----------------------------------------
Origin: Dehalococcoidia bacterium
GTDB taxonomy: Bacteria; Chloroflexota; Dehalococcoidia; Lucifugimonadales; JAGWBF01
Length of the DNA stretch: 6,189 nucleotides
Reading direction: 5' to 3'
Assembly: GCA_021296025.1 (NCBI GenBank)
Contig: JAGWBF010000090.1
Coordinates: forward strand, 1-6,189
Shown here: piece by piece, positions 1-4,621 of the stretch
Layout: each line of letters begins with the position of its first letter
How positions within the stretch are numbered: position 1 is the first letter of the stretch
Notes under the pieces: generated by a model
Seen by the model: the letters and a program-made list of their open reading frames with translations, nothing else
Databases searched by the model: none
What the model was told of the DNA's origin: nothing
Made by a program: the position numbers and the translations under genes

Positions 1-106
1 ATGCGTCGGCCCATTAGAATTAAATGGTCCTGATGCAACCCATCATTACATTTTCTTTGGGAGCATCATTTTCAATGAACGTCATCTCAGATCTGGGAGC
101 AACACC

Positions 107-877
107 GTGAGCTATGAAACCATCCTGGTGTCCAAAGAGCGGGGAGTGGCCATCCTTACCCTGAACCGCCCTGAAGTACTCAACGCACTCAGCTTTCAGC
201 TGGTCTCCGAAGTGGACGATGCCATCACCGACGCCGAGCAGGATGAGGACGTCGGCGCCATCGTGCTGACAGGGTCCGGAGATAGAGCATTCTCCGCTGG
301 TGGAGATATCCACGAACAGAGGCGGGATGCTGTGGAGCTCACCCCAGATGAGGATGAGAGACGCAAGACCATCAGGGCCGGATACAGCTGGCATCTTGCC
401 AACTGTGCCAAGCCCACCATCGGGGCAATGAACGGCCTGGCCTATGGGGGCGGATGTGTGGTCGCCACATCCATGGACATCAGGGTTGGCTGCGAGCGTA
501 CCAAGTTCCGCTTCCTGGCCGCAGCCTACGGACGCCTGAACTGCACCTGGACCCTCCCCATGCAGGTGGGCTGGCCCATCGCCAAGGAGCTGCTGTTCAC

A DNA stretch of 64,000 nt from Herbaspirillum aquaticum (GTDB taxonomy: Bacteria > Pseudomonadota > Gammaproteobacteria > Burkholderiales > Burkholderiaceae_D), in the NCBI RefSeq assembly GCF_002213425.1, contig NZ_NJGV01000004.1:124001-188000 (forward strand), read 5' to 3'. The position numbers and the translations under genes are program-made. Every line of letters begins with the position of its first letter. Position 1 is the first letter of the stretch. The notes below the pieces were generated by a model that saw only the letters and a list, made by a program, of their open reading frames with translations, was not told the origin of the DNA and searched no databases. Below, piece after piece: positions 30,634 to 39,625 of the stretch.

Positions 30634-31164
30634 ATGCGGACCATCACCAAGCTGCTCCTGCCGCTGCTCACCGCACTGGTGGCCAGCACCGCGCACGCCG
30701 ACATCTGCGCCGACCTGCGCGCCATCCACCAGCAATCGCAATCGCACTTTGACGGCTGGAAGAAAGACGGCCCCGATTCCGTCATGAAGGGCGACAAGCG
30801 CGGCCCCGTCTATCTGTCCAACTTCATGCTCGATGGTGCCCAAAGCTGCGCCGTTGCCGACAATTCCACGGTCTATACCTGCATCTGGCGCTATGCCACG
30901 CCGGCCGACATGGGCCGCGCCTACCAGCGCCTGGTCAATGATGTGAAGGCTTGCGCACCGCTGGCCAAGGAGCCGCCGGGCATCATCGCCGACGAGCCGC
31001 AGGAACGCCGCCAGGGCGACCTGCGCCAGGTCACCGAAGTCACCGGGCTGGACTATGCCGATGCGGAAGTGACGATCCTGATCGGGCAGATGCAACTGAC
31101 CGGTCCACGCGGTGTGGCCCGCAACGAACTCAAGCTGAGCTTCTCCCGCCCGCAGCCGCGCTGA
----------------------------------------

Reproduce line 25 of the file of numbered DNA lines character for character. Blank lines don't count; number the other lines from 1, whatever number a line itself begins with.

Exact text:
A DNA stretch of 64,000 nt from Herbaspirillum aquaticum (GTDB taxonomy: Bacteria > Pseudomonadota > Gammaproteobacteria > Burkholderiales > Burkholderiaceae_D), in the NCBI RefSeq assembly GCF_002213425.1, contig NZ_NJGV01000004.1:124001-188000 (forward strand), read 5' to 3'. The position numbers and the translations under genes are program-made. Every line of letters begins with the position of its first letter. Position 1 is the first letter of the stretch. The notes below the pieces were generated by a model that saw only the letters and a list, made by a program, of their open reading frames with translations, was not told the origin of the DNA and searched no databases. Below, piece after piece: positions 30,634 to 39,625 of the stretch.